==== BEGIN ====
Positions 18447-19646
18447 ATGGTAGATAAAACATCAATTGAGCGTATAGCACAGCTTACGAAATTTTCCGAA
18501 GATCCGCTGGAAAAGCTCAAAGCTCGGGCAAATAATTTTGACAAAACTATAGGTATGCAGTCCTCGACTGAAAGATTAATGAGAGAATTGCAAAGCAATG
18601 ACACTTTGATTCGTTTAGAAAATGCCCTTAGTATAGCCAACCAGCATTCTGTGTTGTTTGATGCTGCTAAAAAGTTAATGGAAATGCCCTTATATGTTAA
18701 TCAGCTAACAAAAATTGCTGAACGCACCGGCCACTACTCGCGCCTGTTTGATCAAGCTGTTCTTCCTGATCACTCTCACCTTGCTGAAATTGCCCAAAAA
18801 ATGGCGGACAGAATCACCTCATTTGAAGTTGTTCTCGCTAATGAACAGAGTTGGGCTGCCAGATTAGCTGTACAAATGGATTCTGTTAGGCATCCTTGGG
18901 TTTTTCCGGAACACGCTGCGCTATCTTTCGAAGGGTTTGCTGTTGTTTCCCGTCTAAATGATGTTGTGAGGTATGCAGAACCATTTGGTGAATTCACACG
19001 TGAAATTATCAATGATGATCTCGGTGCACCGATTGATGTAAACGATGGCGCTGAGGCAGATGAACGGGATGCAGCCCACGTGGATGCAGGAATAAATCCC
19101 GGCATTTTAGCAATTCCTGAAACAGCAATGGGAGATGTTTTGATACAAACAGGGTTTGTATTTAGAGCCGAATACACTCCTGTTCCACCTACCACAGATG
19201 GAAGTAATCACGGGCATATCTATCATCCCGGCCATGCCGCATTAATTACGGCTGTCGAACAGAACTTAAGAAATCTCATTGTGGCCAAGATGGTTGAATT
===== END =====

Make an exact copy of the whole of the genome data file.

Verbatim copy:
Positions 18447-19646
18447 ATGGTAGATAAAACATCAATTGAGCGTATAGCACAGCTTACGAAATTTTCCGAA
18501 GATCCGCTGGAAAAGCTCAAAGCTCGGGCAAATAATTTTGACAAAACTATAGGTATGCAGTCCTCGACTGAAAGATTAATGAGAGAATTGCAAAGCAATG
18601 ACACTTTGATTCGTTTAGAAAATGCCCTTAGTATAGCCAACCAGCATTCTGTGTTGTTTGATGCTGCTAAAAAGTTAATGGAAATGCCCTTATATGTTAA
18701 TCAGCTAACAAAAATTGCTGAACGCACCGGCCACTACTCGCGCCTGTTTGATCAAGCTGTTCTTCCTGATCACTCTCACCTTGCTGAAATTGCCCAAAAA
18801 ATGGCGGACAGAATCACCTCATTTGAAGTTGTTCTCGCTAATGAACAGAGTTGGGCTGCCAGATTAGCTGTACAAATGGATTCTGTTAGGCATCCTTGGG
18901 TTTTTCCGGAACACGCTGCGCTATCTTTCGAAGGGTTTGCTGTTGTTTCCCGTCTAAATGATGTTGTGAGGTATGCAGAACCATTTGGTGAATTCACACG
19001 TGAAATTATCAATGATGATCTCGGTGCACCGATTGATGTAAACGATGGCGCTGAGGCAGATGAACGGGATGCAGCCCACGTGGATGCAGGAATAAATCCC
19101 GGCATTTTAGCAATTCCTGAAACAGCAATGGGAGATGTTTTGATACAAACAGGGTTTGTATTTAGAGCCGAATACACTCCTGTTCCACCTACCACAGATG
19201 GAAGTAATCACGGGCATATCTATCATCCCGGCCATGCCGCATTAATTACGGCTGTCGAACAGAACTTAAGAAATCTCATTGTGGCCAAGATGGTTGAATT